The Sarbanes-Oxley Act (SOX) was passed in the wake of several scandals that rocked corporate America in 2001 and 2002. The objective behind SOX was to improve corporate governance by improving accounting disclosures. Compliance with Section 404 is considered by many to be the most costly requirement of SOX and has been argued to be a disproportionate burden for small firms. Consequently, firms with a public float below $75 million were granted several exemptions from compliance. We document an unintended effect of these exemptions: a weakening of corporate governance through a weakening of the market for corporate control.
Compliance costs, Business structures, Premiums, Leverage, Cash, Corporate governance, Target acquisitions, Market capitalization, Acquisition costs, Securities and Exchange Commission regulation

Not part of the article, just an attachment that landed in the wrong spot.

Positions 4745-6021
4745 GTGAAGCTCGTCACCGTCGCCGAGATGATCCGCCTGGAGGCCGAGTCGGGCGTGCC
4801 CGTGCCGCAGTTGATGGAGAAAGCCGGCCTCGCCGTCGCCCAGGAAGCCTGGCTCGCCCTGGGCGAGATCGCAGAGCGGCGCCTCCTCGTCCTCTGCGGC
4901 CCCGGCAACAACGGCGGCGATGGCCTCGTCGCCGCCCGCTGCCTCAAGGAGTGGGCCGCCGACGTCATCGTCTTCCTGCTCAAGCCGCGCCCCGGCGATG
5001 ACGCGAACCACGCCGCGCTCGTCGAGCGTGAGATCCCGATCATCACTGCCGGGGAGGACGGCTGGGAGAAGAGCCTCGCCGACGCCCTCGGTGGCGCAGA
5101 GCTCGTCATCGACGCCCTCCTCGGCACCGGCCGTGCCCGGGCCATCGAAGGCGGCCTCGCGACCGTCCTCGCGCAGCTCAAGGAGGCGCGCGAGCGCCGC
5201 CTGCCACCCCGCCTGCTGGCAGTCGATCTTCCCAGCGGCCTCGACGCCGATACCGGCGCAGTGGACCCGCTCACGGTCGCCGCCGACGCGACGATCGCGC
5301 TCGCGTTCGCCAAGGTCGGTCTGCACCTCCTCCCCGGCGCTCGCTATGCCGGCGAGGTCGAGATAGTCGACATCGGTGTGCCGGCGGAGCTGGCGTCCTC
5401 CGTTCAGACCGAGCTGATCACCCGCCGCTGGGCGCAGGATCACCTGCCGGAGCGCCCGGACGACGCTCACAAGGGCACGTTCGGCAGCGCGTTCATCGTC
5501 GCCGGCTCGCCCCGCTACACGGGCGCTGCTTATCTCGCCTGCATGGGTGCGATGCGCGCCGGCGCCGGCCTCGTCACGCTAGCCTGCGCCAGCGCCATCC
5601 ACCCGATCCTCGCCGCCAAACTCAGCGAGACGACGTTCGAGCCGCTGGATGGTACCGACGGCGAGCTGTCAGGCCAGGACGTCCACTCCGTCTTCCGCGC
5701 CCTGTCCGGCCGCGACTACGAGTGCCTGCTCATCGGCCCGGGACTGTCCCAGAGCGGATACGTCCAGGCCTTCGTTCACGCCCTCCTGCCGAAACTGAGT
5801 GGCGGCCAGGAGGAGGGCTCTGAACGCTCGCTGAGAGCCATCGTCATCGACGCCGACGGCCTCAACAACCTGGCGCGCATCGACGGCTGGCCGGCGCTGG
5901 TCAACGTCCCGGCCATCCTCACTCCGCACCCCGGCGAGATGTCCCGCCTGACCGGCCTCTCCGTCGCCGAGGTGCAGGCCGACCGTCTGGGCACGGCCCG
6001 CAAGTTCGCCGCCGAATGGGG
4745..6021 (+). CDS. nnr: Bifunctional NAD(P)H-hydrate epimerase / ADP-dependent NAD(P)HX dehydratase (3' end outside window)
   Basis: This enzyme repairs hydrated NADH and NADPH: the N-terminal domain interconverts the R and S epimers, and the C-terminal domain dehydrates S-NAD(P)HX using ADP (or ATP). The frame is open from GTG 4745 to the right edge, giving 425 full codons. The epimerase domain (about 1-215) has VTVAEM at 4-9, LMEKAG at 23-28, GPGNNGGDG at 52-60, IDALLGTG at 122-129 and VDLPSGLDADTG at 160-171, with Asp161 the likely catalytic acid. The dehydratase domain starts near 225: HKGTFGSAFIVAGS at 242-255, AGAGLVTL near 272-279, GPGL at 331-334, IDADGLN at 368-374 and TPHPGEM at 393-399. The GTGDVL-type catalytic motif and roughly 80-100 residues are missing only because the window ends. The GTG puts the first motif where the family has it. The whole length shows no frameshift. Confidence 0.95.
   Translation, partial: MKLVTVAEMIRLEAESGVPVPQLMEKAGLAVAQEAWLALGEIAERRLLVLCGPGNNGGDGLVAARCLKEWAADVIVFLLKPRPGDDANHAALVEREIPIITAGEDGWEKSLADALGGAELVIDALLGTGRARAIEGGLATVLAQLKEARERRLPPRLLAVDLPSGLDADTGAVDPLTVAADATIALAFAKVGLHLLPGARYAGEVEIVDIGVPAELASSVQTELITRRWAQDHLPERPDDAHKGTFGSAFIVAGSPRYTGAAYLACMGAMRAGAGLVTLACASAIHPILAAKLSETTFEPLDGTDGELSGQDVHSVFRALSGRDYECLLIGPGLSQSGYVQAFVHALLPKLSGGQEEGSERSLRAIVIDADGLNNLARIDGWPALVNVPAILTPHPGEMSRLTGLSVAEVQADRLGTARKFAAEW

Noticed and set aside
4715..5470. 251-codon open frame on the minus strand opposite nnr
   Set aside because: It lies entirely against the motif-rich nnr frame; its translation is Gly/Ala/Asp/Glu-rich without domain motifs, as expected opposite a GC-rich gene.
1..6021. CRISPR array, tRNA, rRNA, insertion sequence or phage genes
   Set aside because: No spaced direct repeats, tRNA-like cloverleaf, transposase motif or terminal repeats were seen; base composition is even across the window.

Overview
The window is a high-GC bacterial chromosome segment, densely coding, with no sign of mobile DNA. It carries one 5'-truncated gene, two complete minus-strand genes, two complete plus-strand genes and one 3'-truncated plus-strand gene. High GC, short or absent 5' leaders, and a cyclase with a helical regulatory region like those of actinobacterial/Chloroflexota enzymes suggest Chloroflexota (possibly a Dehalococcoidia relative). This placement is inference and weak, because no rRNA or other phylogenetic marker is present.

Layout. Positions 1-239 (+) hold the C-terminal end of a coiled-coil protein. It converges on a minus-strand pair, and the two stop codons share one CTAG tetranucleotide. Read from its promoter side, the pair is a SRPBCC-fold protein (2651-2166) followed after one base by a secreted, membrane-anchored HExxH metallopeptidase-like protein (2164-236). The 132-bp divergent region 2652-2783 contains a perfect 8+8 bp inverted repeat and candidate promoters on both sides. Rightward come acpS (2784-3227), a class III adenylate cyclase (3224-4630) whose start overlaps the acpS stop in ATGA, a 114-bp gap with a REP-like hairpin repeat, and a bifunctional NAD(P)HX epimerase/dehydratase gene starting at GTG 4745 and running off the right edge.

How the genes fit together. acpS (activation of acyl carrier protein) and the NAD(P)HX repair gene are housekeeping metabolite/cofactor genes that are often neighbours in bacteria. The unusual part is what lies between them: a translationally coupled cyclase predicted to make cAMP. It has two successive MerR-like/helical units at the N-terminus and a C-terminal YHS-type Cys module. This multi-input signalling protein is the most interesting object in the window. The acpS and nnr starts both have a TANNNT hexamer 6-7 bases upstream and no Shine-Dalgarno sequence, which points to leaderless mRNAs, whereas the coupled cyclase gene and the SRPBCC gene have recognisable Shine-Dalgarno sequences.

Finance | Finance and Financial Management
Journal of Institutional and Theoretical Economics
CHHAOCHHARIA, Vidhi; OTTO, Clemens A.; and VIG, Vikrant.
The unintended effects of the Sarbanes-Oxley Act. (2011). Journal of Institutional and Theoretical Economics. 167, (1), 149-164. Research Collection Lee Kong Chian School Of Business.
Available at: http://ink.library.smu.edu.sg/lkcsb_research/5374
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